The German Economic Problem: What You Should Know
When the global financial crisis hit in 2008, the German economy was one of the hardest hit. The country had been steadily growing up until that point and, with a large trade surplus, had become an attractive target for speculators. When the crash occurred, it was easy to see why investors lost faith in Germany’s stability. In January 2009, the value of the German currency dropped by 30%, leading to unprecedented levels of capital outflow. This collapse in confidence almost resulted in Germany exiting the European single currency union. To avoid this undesirable outcome and restore investor confidence, many reforms were introduced with the aim of transforming Germany into a more stable and prosperous country. The following article looks at some key aspects of what is commonly referred to as ‘Germany’s economic miracle’.
What is the German economic miracle?
In the aftermath of World War II, Germany was in a poor state. The country had been devastated by the war and reconstruction was a huge undertaking. By the end of the 1960s, West Germany was considered a developed nation, and the East was still behind in many ways. However, another war was to disrupt this status quo. In the early 1980s, it was discovered that Germany’s industrial infrastructure was woefully out of date. In response, the government launched a huge upgrade program, which had a dramatic effect. Over the next 20 years, the Bundesrepublik saw an impressive growth in the manufacturing sector. By the late 1990s, Germany had achieved the highest growth rates in the developed world and was widely referred to as the economic miracle of Europe.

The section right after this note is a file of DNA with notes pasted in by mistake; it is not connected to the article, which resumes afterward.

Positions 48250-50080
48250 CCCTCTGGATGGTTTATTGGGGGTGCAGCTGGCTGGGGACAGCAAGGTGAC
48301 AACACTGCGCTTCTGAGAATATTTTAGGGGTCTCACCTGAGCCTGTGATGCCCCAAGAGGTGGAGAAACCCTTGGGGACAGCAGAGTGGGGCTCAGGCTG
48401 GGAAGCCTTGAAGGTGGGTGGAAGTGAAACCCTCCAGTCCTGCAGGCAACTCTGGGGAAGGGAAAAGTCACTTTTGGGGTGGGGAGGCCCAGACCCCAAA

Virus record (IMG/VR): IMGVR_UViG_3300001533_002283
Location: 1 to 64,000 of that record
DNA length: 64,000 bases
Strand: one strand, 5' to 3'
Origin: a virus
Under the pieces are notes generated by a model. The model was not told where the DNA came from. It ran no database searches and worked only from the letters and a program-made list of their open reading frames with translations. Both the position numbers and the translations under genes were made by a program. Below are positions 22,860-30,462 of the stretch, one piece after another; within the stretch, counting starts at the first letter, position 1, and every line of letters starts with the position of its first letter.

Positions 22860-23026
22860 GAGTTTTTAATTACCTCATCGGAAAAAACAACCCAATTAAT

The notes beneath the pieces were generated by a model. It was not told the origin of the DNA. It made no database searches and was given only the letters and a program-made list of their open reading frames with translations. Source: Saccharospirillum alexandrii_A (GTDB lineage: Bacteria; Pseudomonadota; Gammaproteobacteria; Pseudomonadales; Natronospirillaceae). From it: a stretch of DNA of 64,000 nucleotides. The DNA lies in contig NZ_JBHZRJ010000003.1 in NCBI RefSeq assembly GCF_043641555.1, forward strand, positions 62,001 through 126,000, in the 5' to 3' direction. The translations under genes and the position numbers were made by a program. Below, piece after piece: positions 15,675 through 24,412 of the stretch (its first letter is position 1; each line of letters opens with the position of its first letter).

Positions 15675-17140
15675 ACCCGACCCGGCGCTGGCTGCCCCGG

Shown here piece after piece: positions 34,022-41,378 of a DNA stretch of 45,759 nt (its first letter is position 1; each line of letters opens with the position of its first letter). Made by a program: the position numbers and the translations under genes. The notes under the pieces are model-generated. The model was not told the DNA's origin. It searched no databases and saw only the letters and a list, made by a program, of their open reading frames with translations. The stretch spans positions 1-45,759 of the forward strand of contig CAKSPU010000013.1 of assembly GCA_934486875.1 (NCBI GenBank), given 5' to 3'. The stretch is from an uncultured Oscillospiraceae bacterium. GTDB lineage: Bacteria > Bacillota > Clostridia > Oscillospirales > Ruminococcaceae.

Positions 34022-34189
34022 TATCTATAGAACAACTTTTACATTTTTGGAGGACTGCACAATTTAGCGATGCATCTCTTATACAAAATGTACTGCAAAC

Why is Germany’s economy so stable?
Many commentators have identified Germany’s economic stability as something of a mystery. How is it that a country with such a patchy history of economic growth has managed to become a prosperous nation? One significant factor is that, following the rise of the Nazis, Germany’s economy was destroyed. It didn’t re-emerge in full until after the end of the war. This meant that the government had no experience using the wealth generated by a prosperous economy. As a result, there was a lack of awareness of potential risks and complications. Today, Germany has a highly developed financial sector that insulates the country from many of the financial hazards of other countries.
Which reforms were implemented to make Germany more prosperous?
In order to make its economy more stable and prosperous, the German government implemented a series of reforms that modernized the manufacturing sector. These included the deregulation of the telecommunications sector, the opening up of the electricity grid to competition, and the deregulation of the airlines. All of these elements were to help Germany become a more efficient and competitive economy.
What are the key challenges for the German economy?
The key challenge for the German economy is to find a way to make its manufacturing sector more competitive. This is becoming more difficult with the emergence of low-cost production in countries such as China and India. In order to make up for this, Germany is increasingly turning to high-end manufacturing.
How can you benefit from investing in Germany?
Germany’s economy is relatively stable, with a strong financial sector that is protected from many of the financial hazards of other countries. The country is also becoming a more attractive location for high-tech manufacturing. This means it has potential to become one of the most prosperous economies in the world. With a growing middle class and more than one-sixth of the world’s technology patents, it’s worth taking a look at how Germany can benefit your portfolio.
Germany is often referred to as the economic miracle of Europe, thanks to its impressive growth rate during the postwar period. The country’s economy is among the most stable in the world, protected by a highly developed financial sector. Germany has a long history of manufacturing, which helped make it a prosperous nation following the end of World War II.